Figure 1. (A) Ancestry proportions at K = 5 estimated by ADMIXTURE analysis performed on Italian centenarians and controls, as well as on 50 Mediterranean and European populations. (B) First and second PCs calculated on the Italian general population (controls). Centenarians were projected as a supplementary group. Individuals from Northern Italy are indicated in blue, from Central Italy in green and from Southern Italy in red. Individuals from Sardinia are displayed in dark green.

To deepen the resolution of our analysis, we restricted the comparison between centenarians and the overall Italian population to a micro-geographical scale. Principal Component Analysis (PCA) showed that centenarians fitted into the previously described patterns of clear differentiation between peninsular Italians and Sardinians described by PC1, as well as of the latitudinal cline of variation pointed out by PC2 [13,31]. However, they seemed to be more homogeneous (i.e. less scattered along PC2) than controls and turned out to overlap mainly with individuals from Central and Southern Italy (Figure 1B), despite their self-reported origins encompassed both Northern, Central and Southern Italian ones. This is suggestive of a peculiar genetic signature mainly represented in Central/Southern Italians and particularly enriched in centenarians, but not directly ascribable to a single ancestry component among those identified by ADMIXTURE analysis.

The observed patterns of differentiation between centenarians and controls were confirmed via a Discriminant Analysis of Principal Components (DAPC) by computing posterior membership probabilities for each individual to belong to the previously described Italian population clusters [13]. Posterior membership probabilities for each centenarian were reported in relation to their place of birth. Concerning centenarians recruited in Northern Italy, only 73% of them was actually born in this geographical area, as expected by migration patterns typical of the recent Italian demographic history. This might represent a first issue partially responsible for the observed close genetic relationship between centenarians and Central/Southern Italians. Nevertheless, also 84% and 10% of the centenarians born in Northern Italy showed appreciable genetic similarity to people respectively from Central and Southern Italy, with only 6% of them being assigned to the Northern Italian cluster. Most of the centenarians recruited in Central Italy were born in such a macro-geographical area (96%), with 42% of them being confirmed to be genetically close to Central Italians and 58% being instead assigned to the Southern Italian group according to the calculated membership probabilities. Finally, all centenarians recruited in Southern Italy are born in the southern regions of the peninsula, but 51% of them were assigned by DAPC to the Central Italian group and 49% to the Southern Italian one.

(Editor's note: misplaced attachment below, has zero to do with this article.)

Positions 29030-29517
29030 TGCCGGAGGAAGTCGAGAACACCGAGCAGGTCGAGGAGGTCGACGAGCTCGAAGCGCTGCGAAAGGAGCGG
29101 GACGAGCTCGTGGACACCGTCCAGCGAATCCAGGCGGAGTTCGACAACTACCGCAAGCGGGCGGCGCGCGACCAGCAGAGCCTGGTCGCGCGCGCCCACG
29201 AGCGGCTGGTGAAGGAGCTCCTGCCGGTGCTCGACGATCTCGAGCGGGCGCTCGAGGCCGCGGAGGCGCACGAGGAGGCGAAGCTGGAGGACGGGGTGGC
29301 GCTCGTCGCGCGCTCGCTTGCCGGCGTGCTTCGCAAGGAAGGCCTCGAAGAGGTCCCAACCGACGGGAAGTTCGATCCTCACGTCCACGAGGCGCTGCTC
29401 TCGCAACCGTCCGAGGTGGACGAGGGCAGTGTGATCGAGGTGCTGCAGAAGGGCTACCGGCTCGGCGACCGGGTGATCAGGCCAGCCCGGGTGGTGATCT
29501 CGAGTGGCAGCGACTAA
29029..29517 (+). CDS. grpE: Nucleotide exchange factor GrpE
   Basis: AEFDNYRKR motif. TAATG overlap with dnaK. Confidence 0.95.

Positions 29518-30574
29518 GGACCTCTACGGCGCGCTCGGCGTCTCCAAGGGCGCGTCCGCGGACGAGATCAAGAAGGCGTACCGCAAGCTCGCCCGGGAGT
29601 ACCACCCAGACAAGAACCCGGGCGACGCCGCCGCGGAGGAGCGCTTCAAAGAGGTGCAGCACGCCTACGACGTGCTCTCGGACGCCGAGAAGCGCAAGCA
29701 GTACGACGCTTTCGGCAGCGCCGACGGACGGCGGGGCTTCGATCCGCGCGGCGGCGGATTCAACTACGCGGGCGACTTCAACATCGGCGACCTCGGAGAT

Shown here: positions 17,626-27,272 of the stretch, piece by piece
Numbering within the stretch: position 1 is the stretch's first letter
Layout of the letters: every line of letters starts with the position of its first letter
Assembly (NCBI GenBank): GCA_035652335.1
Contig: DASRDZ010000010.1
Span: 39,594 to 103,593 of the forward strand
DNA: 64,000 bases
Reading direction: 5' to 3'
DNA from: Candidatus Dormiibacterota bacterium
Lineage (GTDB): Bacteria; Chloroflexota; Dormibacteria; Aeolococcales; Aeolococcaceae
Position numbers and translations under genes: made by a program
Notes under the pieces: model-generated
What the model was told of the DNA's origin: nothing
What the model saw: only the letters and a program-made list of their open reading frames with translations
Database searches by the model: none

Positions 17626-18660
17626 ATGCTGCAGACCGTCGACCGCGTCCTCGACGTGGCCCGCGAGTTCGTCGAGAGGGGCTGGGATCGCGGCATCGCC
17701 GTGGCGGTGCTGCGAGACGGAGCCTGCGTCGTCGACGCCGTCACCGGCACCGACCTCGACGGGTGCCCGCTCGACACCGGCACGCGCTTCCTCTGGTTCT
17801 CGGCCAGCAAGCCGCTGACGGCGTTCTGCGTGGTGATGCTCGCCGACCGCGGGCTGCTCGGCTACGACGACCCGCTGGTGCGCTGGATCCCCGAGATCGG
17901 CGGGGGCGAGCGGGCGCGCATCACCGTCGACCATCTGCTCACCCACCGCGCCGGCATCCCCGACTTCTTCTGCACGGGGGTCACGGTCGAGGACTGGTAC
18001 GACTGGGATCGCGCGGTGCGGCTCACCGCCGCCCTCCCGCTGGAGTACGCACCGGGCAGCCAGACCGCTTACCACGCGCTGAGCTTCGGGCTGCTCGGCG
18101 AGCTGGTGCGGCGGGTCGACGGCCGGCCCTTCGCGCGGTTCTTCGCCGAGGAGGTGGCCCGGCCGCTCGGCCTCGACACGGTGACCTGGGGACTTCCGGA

A possible explanation for such a peculiar pattern is that recent ancestors of most centenarians born in Northern Italy have previously migrated from central/southern regions. Unfortunately, we have no genealogical data for the recruited individuals to formally test this hypothesis. A second explanation is instead that a set of genetic variants sufficiently ancient to be distributed across the entire Italian population, but present at higher frequency in central/southern groups with respect to northern ones, could contribute to increased probability to develop the longevity phenotype and is thus enriched in centenarians irrespectively of their recent micro-geographical origin. Although the proposed hypotheses could not be mutually exclusive, the latter assumption seems to fit better with a maximum parsimony criterion by guessing that an ancestral fraction of the Italian genetic background may act as one of the favourable prerequisites to become centenarian. The peculiar distribution of such a genetic component in the Italian population may stem from its ancient origin and suggests its potential correlation with a series of post-LGM population movements associated to the re-expansion of human groups along the Italian peninsula from central/southern glacial refugia [29]. Subsequent Neolithic migrations that reached Italy [32,33] and, especially, the massive Late Neolithic and Bronze Age demographic processes that reshuffled the genomic landscape mainly of Northern Italians, then plausibly diluted these pre-Neolithic contributions. This had potentially laid the foundation for present-day underrepresentation of such an ancestral component in Northern Italy.